The Russian Emergency Situations Ministry said the Yak-42 plane crashed immediately after leaving an airport near the city of Yaroslavl, on the Volga River about 150 miles (240 kilometers) northeast of Moscow. It was carrying 45 people, including 37 passengers and eight crew, and the ministry said all but two people were killed in the crash.

    The crash occurred right after takeoff for a flight to Minsk, where Lokomotiv had a Kontinental Hockey League game scheduled against Dynamo Minsk on Thursday.

    Witnesses are reporting that the plane was reduced to a pile of charred metal. It is reported that the plane broke off in two and one half fell into water and another one on the ground.

    Puck Daddy's Dmitry Chesnokov reports that "Lokomotiv official tells Sovetsky Sport 'everyone from the main roster was on the plane plus four players from the youth team.' Lokomotiv official said the entire team was on the plane because they were traveling for the 1st game of the season, a celebration."

    Among the NHL alumni that lost their lives in the crash: Pavol Demitra(notes), a standout offensive player for the St. Louis Blues, Minnesota Wild and Vancouver Canucks; Ruslan Salei(notes), former Detroit Red Wings and Colorado Avalanche defenseman; Josef Vasicek, former New York Islanders forward; Karel Rachunek, former New Jersey Devils defenseman; Karlis Skrastins(notes), former Dallas Stars defenseman; and Stefan Liv, Detroit Red Wings goalie prospect.

    Other victims of the crash included head coach Brad McCrimmon, a former Detroit Red Wings and Philadelphia Flyers defenseman; assistant coach Alexander Karpovtsev, former New York Rangers defenseman; and assistant coach Igor Korolev, who played for the Toronto Maple Leafs and Chicago Blackhawks among others.

    One player from Lokomotiv survived the initial crash. Alexander Galimov, a 26-year-old forward who has been with the team since 2004, has been hospitalized with burns to 80 percent of his body. Details are here.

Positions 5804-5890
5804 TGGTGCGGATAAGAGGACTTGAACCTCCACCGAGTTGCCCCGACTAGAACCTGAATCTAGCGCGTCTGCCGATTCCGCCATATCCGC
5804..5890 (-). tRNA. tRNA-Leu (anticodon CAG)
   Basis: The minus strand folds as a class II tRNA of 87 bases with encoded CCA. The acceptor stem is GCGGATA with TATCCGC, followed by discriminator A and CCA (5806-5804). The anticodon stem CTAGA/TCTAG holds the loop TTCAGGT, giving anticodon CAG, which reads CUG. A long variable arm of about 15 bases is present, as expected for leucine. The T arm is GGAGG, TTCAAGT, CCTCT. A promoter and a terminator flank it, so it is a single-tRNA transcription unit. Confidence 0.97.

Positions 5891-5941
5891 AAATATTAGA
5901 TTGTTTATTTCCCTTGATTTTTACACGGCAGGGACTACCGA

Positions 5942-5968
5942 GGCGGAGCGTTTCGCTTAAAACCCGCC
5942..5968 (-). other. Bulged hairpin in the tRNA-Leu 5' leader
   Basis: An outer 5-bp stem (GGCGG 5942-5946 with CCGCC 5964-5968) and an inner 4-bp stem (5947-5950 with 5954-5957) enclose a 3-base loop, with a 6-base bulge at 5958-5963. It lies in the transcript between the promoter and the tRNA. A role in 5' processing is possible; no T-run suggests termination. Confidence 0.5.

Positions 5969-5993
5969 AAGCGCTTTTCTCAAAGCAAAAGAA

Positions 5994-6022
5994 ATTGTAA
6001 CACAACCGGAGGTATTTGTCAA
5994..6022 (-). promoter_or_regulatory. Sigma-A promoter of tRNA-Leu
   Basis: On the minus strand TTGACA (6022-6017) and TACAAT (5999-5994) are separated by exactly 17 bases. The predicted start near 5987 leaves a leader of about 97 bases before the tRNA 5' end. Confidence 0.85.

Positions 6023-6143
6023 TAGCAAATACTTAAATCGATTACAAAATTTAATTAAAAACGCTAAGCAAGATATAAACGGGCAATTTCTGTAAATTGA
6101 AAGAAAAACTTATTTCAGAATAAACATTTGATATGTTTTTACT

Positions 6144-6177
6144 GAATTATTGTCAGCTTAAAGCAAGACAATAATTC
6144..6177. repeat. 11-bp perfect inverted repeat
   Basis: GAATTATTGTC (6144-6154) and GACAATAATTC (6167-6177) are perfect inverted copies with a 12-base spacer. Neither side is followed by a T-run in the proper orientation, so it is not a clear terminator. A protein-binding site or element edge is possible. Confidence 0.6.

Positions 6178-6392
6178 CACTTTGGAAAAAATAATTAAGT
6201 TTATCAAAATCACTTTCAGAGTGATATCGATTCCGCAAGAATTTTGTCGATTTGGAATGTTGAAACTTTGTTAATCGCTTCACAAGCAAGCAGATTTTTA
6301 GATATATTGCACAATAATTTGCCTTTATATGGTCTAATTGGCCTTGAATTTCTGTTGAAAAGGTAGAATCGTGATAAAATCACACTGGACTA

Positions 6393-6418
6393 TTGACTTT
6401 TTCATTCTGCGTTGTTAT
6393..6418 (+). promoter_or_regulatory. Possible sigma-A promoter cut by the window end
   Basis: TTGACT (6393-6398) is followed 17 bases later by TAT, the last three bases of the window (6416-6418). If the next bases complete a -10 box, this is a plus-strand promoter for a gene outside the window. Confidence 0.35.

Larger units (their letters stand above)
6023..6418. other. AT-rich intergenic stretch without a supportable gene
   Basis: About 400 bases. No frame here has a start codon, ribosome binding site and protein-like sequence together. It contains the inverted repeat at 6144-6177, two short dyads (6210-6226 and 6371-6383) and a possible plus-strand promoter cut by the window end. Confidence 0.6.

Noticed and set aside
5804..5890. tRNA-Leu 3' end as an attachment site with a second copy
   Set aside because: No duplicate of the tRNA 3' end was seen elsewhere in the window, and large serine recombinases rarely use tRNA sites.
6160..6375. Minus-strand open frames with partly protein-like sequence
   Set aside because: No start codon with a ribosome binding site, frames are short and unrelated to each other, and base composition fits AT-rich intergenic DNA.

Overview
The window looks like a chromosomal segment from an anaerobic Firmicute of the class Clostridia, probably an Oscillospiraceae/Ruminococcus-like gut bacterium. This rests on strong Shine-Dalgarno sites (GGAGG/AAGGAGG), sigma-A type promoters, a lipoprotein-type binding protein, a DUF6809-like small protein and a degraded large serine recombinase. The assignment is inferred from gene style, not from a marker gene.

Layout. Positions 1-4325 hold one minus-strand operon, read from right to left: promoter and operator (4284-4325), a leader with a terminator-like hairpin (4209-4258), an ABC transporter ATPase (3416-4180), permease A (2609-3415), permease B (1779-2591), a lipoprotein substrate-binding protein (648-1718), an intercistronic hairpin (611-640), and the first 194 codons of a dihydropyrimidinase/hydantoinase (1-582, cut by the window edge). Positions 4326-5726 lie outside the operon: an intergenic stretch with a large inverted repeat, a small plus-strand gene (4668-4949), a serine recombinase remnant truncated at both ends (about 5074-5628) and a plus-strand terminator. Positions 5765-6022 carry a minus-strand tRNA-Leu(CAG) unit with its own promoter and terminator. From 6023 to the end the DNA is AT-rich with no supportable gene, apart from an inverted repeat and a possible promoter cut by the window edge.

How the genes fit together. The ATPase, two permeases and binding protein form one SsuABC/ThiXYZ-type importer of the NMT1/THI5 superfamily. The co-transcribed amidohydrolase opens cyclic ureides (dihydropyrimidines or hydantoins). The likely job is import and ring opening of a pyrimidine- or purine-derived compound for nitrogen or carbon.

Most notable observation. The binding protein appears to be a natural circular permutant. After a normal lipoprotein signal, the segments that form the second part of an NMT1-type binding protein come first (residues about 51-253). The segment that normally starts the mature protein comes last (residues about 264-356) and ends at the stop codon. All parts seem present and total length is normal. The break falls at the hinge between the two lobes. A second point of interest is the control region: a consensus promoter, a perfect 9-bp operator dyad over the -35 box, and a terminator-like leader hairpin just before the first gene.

The KHL's opening day is Wednesday, and a Finnish reporter wrote that the game between Salavat Yulaev and Atlas was stopped and then postponed when the news broke. There was a moment of silence in the arena before fans and players left the rink.

    Said Rene Fasel, president of the International Ice Hockey Federation:

    "This is the darkest day in the history of our sport. This is not only a Russian tragedy, the Lokomotiv roster included players and coaches from 10 nations. This is a terrible tragedy for the global ice hockey community."


    Via Sovietsky Sport, a list of the dead Lokomotiv players in the crash:

    Passengers: Vitaly Anikeenko; Yuri Bahvalov; Alexander Belyaev; Mikhail Balandin; Alexander Vasyunov(notes); Joseph Vashichek; Alexander E. Vyuhin; Robert Genrikhovich Ditrih; Pavol Demitra; Andrey Zimin; Marat Natfullovich Kalimulin; Alexander G. Karpovtsev; Alexander I. Kalyanin; Andrey Kiryuhin; Nikita Klyukin; Igor Borisovich Korolev; Nikolai Krivonosov; Evgeny Kunnov; Vyacheslav Mikhailovich Kuznetsov; Stephen Daniel Patrick Liv; Jan Marek; Brad Byron MacCrimmon; Sergey I. Ostapchuk; Vladimir Leonidovich Piskunov; Karel Rahunek; Ruslan Salei; Evgeny Sidorov; Karlis Martinovic Skrastinsh; Pavel Snurnitsyn; Daniel E. Sobchenko; Gennady S. Churilov; Maxim A. Shuvalov; Artem Nikolaevich Yarchuk.

  9. #9
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    In our mental health clinic we're seeing more and more closed head injuries with symptoms which mimic major psychiatric illnesses.

  10. #10
    Musicaholic Forums Moderator ForeverAutumn's Avatar
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    Wow. This is really touching. The team that the Lokomotiv were flying to play held a memorial for them in place of the game that didn't happen. This is a shortened version of the 34 minute ceremony.



    Here's the article which inludes a video of the full ceremony if anyone is interested. Even if you don't understand Russian, it's still worth having your sound on for the music and the tone of the comentator. Very sad.

  11. #11
    Musicaholic Forums Moderator ForeverAutumn's Avatar
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    Quote Originally Posted by Poultrygeist View Post
    In our mental health clinic we're seeing more and more closed head injuries with symptoms which mimic major psychiatric illnesses.
    That's really sad. Makes me wonder how many ongoing problems that some athletes have after their careers could have been (and can be) avoided.

  12. #12
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    Definitely the head injuries. The impact they have on depression is gravely under-reported